The eventual design and form of the finished station house is becoming evident as the steel skeleton of the north (Searle) station house takes shape in this view looking southwest on July 27, 2011. (Photo by Graham Garfield)
Steel for the platform canopy is being assembled in this view looking north on July 27, 2011, with the straight tubular members bundled into columns installed first, followed by the members which curve in different directions creating a series of arches that both run parallel to the tracks and crisscross one another in an organically-inspired design. (Photo by Graham Garfield)
The structure complete, work is proceeding at Oakton on building out the station's envelope and finishes in this view looking south on November 6, 2011, as a Yellow Line train led by car 2890 passes on its way to Dempster. The structure and tile cladding of the equipment room at the north end of the station is complete, and installation of the aluminum curtain walls is underway. Installation of the station roof is in progress, with the protective bottom layer complete and installation of the corrugated metal top panels begun at the north end of the station. (Photo by Graham Garfield)
The Searle Parkway station house at the north end of the Oakton station is seen under construction, looking west on November 6, 2011. Contractors are installation the aluminum curtain walls that will enclose the building, after which the interior finishes can be installed. The small canopy on the left will cover bike parking racks, while the dirt in the foreground will become a kiss & ride drop-off/pick-up lane. (Photo by Graham Garfield)
Construction at the Oakton Street entrance of the station is seen looking north on November 6, 2011. Painting of the structural steel is nearly complete, with some of the last surfaces remaining to be completed visible here. Contractors are working to install the aluminum curtain walls along the side sills of the station to enclose the station house and fabricate the structure of the "gateway" inside which will house the fare control equipment. (Photo by Graham Garfield)
The same view above is seen three months later, on February 7, 2012, with the station now largely complete: the aluminum framing and curtain wall glass are installed, along with the front doors, completing the envelope of the station house. Finishes like lighting, signage, and bike racks are also in place. Only some modest finishes and punchlist work remain to be completed before the station would open less than two months later. (Photo by Graham Garfield)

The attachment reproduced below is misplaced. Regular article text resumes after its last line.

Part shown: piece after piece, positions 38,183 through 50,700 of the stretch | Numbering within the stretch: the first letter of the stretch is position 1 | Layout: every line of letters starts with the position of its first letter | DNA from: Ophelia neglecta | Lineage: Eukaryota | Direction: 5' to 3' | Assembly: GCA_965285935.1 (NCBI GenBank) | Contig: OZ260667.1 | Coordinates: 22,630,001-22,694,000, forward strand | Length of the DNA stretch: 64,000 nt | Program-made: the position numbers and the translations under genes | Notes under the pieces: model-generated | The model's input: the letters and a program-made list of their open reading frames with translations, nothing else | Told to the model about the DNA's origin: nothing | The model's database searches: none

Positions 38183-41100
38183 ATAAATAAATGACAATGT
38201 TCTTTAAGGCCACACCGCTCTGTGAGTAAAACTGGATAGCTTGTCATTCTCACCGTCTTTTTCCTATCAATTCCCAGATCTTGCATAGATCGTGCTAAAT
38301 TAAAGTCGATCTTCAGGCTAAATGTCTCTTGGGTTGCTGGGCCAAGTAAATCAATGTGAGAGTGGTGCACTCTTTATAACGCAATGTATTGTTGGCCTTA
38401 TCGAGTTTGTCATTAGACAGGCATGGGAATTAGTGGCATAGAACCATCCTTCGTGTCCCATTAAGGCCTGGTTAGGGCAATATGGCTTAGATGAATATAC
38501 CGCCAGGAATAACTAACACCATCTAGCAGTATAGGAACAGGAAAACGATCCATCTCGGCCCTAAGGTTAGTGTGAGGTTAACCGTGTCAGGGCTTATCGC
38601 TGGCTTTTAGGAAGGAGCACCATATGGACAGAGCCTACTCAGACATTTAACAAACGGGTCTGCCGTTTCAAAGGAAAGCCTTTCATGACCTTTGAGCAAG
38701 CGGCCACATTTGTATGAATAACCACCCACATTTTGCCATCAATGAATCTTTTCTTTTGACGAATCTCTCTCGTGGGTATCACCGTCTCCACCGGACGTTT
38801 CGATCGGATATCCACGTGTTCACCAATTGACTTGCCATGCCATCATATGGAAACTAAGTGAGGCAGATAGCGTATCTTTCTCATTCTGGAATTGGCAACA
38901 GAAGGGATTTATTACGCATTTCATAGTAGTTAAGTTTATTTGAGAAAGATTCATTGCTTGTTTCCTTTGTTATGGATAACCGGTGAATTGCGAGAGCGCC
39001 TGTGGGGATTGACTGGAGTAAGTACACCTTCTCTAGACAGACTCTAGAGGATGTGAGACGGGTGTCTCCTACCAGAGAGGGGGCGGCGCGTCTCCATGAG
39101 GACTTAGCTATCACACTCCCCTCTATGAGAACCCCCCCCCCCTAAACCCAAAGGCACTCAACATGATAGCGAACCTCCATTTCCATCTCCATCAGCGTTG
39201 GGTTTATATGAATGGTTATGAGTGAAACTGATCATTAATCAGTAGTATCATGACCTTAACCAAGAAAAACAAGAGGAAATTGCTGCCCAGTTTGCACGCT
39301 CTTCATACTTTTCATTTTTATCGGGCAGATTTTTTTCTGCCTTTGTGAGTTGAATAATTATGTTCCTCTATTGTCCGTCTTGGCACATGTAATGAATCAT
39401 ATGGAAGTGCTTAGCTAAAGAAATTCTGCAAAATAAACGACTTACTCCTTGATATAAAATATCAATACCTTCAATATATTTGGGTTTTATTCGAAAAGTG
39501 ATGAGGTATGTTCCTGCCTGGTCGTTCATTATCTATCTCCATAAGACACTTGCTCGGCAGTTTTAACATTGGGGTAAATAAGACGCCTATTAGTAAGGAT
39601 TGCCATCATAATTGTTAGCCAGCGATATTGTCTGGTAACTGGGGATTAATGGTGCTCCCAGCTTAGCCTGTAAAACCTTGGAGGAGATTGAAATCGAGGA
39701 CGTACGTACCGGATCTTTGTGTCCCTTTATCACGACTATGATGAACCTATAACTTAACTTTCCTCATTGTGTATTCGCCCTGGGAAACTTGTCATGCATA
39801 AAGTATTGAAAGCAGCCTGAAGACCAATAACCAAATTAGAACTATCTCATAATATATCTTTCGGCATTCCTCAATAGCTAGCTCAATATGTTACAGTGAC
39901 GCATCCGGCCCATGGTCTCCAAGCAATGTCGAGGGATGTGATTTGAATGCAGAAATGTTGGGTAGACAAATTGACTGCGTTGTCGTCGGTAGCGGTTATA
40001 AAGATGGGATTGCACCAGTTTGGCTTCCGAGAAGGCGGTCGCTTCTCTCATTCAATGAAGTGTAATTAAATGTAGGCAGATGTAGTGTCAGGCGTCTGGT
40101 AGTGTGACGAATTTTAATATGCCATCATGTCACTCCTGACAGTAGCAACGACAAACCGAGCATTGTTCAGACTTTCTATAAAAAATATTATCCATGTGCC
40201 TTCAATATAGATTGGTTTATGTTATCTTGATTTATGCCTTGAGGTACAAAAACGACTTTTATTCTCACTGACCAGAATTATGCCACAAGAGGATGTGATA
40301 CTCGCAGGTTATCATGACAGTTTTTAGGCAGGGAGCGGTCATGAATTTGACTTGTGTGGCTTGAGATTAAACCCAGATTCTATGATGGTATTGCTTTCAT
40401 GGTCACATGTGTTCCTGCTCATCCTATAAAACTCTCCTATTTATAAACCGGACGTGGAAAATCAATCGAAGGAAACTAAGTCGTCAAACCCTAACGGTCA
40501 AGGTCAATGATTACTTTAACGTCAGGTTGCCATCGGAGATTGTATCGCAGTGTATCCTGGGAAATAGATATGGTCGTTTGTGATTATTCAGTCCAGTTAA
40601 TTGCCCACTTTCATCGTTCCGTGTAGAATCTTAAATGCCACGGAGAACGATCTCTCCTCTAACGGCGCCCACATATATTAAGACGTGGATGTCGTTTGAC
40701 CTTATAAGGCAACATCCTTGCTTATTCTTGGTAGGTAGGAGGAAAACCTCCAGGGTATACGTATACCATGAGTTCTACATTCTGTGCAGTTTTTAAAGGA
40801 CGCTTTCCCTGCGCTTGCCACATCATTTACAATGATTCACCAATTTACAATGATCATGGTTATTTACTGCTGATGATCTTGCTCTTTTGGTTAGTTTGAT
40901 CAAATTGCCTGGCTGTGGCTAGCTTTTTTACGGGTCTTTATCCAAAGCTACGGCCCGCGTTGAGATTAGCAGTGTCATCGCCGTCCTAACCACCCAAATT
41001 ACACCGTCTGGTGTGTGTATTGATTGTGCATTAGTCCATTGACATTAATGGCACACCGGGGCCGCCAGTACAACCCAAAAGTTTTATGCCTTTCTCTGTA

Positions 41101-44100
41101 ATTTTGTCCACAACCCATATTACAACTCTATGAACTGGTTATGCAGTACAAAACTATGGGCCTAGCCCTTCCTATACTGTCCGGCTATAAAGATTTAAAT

The new Oakton-Skokie station, with its distinctive structure of arched tubular supports, is seen looking north on February 7, 2012 nearing the end of its construction. (Photo by Graham Garfield)
The Oakton-Skokie platform is seen looking north on April 30, 2012. The wide platform and tall canopy provide an open, spacious environment on the platform. (Photo by Graham Garfield)
The design concept of the Oakton-Skokie station -- both structurally and aesthetically -- is evident in this April 30, 2012 view looking north on the platform, with the curved, crisscrossing tubular steel canopy supports bundled into columns and tall arched roof providing an open and organic appearance to the station. The wide concrete platform provides ample room for passengers. Light are suspended from above, which some signage is mounted on posts. (Photo by Graham Garfield)
The Oakton-Skokie station is seen looking southeast from the corner of Skokie Blvd. and Searle Parkway on April 30, 2012. Visible across the kiss & ride lot for dropping off and picking up passengers is a sheltered bike parking area on the walkway to the Searle entrance to the station. (Photo by Graham Garfield)
The north end of the Oakton-Skokie station is seen looking southwest from Skokie Blvd. on opening day, April 30, 2012. A small plaza is situated between Skokie Blvd. and the kiss & ride pick-up/drop-off lot and driveway, and the station house at the north end of the station. Sheltered bike racks are provided on the plaza, and the southbound #54A bus stop is visible on the far left, providing convenient bus-rail transfers. Passengers must traverse the northbound Yellow Line track across a signal- and gate-protected pedestrian grade crossing to access the station house. (Photo by Graham Garfield)